What’s yours?

     Ex-wife and contractor now have house. – Drew Peck

     Wasn’t born a redhead; fixed that. – Andie Grace

     Chinese immigrant loathing drama in Anaheim. – Eric Wong

     Can’t tonight, watching “Law & Order.” – Rory Evans

     Found true love, married someone else. – Bjorn Stromberg

     Fifteen years since last professional haircut. – Dave Eggers

     One tooth, one cavity, life’s cruel. – John Bettencourt

     Must remember: people, gadgets. That order. – Brian Lam

     Made a mess. Cleaned it up. – Amy Anderson

     Hockey is not just for boys. – Alexandra Duplin

     Put whole self in, shook about. – Melissa Delzio

     My second-grade teacher was right. – Janelle Brown

Well, I though it was funny. – Stephen Colbert

     Where the hell are my keys? – Brady Udall

     Dad wore leather pants in Reno. – John Falk

     Secret of life: Marry an Italian. – Nora Ephron

     Little bit Lucy, tempered by Ethel. – Tami Maus

     I think, therefore I am bald. – Dickie Widjaja

     Took scenic route, got in late. – Will Blythe

     Being a monk stunk. Better gay. – Bob Redman

     Became my mother. Please shoot me. – Cynthia Kaplan

Should not have eaten those mushrooms. – Emilie Raguso

     Was father, boys died, still sad. – Ronald Zalewski

     ABCs MTV SATs THC IRA NPR. – Jancee Dunn

     It’s pretty high. You go first. – Alan Eagle

     Me: consistently avoiding death since 1978! – Daniel Fowlkes

     New Jersey to California. Thank God. – Ayelet Waldman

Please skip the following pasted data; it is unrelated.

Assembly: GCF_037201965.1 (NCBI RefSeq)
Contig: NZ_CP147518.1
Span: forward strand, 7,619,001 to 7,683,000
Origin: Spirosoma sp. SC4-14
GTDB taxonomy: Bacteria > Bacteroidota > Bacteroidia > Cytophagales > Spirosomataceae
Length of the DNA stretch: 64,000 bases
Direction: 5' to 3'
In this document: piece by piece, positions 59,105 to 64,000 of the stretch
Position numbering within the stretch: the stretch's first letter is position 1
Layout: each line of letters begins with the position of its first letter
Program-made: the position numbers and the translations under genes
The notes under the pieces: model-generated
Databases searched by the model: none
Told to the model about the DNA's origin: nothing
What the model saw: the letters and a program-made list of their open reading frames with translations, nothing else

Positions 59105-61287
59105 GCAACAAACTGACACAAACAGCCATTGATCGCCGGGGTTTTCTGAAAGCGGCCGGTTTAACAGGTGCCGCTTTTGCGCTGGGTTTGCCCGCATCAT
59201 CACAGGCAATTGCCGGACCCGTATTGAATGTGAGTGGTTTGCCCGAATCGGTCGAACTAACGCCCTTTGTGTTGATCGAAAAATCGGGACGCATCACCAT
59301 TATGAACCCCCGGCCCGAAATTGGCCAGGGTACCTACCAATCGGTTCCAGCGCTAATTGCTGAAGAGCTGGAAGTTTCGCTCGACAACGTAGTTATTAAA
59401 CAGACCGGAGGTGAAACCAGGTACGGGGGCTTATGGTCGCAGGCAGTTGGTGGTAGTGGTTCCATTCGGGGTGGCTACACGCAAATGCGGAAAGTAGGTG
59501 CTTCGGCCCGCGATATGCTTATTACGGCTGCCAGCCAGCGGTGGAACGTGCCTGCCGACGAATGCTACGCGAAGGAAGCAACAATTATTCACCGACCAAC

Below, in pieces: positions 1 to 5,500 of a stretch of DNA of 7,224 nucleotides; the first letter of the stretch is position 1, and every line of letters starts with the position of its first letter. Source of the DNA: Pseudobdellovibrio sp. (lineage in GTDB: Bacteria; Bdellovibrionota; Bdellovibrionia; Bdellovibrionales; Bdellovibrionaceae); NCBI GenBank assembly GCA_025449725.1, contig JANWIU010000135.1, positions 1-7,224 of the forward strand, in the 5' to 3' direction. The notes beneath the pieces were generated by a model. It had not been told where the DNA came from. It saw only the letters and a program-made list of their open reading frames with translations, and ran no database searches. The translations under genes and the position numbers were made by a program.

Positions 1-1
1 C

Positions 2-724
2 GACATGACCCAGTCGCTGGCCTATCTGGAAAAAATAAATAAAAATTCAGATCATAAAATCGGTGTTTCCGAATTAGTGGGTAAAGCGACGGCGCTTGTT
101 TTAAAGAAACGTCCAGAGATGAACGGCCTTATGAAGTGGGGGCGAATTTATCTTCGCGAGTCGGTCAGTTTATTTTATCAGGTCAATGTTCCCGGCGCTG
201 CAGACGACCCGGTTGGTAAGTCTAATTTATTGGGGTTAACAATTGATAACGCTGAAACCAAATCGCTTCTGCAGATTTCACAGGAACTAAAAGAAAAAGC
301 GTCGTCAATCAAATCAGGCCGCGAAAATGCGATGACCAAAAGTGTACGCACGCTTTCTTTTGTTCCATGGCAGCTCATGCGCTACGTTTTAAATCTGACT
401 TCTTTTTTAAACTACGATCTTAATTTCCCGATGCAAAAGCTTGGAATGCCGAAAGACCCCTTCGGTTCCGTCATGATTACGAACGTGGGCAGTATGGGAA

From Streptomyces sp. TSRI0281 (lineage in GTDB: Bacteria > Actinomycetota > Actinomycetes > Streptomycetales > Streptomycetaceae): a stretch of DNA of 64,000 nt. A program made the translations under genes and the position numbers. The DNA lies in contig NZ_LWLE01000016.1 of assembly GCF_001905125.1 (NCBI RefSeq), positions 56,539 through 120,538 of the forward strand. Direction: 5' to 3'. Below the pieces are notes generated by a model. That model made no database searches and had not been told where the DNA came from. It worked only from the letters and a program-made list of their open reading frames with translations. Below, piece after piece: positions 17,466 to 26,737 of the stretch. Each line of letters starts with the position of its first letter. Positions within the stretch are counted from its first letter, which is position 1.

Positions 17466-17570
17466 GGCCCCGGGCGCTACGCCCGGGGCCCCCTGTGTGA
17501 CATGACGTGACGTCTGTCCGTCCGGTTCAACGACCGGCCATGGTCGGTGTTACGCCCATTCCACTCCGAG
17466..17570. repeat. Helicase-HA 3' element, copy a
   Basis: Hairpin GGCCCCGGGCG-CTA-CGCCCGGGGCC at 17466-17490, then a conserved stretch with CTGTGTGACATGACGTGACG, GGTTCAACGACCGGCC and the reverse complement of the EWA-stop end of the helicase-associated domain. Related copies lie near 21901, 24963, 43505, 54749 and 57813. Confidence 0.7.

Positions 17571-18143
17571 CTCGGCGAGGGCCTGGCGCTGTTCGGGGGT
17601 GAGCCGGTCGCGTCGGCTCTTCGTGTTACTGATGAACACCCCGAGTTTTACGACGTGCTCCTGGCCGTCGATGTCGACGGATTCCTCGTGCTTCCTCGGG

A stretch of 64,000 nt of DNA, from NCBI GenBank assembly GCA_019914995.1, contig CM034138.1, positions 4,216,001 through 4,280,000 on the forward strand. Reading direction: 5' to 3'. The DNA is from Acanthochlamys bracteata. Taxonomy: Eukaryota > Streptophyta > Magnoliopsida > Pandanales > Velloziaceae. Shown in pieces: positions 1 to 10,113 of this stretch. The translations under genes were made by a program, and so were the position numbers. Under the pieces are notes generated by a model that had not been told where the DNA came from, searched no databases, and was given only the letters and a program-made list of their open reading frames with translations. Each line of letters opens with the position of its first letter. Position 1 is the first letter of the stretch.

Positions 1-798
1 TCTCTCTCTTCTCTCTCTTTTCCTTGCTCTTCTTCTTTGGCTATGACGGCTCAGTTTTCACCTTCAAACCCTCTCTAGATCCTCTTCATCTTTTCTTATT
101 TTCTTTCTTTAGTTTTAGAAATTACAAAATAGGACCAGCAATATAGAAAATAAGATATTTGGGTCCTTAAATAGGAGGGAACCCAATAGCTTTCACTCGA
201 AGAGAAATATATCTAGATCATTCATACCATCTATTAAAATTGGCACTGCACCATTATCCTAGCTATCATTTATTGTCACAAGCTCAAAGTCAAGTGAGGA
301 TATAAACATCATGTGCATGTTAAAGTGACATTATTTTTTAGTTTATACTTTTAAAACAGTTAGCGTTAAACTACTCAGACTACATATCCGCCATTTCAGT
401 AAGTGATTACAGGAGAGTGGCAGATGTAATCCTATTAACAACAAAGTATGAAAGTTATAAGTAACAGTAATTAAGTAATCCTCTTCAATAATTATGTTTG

I still make coffee for two. – Zak Nelson

     It was embarrassing, so don’t ask. – Alex Lindquist

You can go to the website at and check out the work. Could you do this with the other arts somehow? Six notes perhaps. There is a tab for schools at the site so you can read what students have contributed.

What about you? What’s your life story, in six words? I’m going off to write mine now!


More Than Notes

August 15, 2017

Music – Teaching and Learning

Central High School teacher Quincy Stewart uses music to teach African-American history to his students. “These children have been robbed by this system. … They’ve been miseducated, undereducated and misused,” he said.

Earlier this summer a colleague sent me a link to this piece on a Detroit high school music teacher named, Quincy Stewart. He not only teaches music but pushes his students to learn other subjects including math, English and history and he does it all in music appreciation class.

Mr. Stewart said: “They walk in here and they don’t even know who they are.” So, Stewart teaches them: about the nations of Africa all the way through American Civil Rights, along with music theory. One student agrees: “This class gave me more information about myself than I could even imagine” (Einhorn, Chalkbeat).

You can read the entire article on Chalkbeat by CLICKING HERE.



August 14, 2017

Ideas and images – writing, drawing, photographing

We are all filled with thoughts and ideas. Each of us has some type of record keeping, documenting, remembering of the ideas and thoughts. Some formally through journals, photos, shoeboxes. perhaps on blogs. Some informally in our memories, getting together with friends or family to reminisce. And multiple other ways!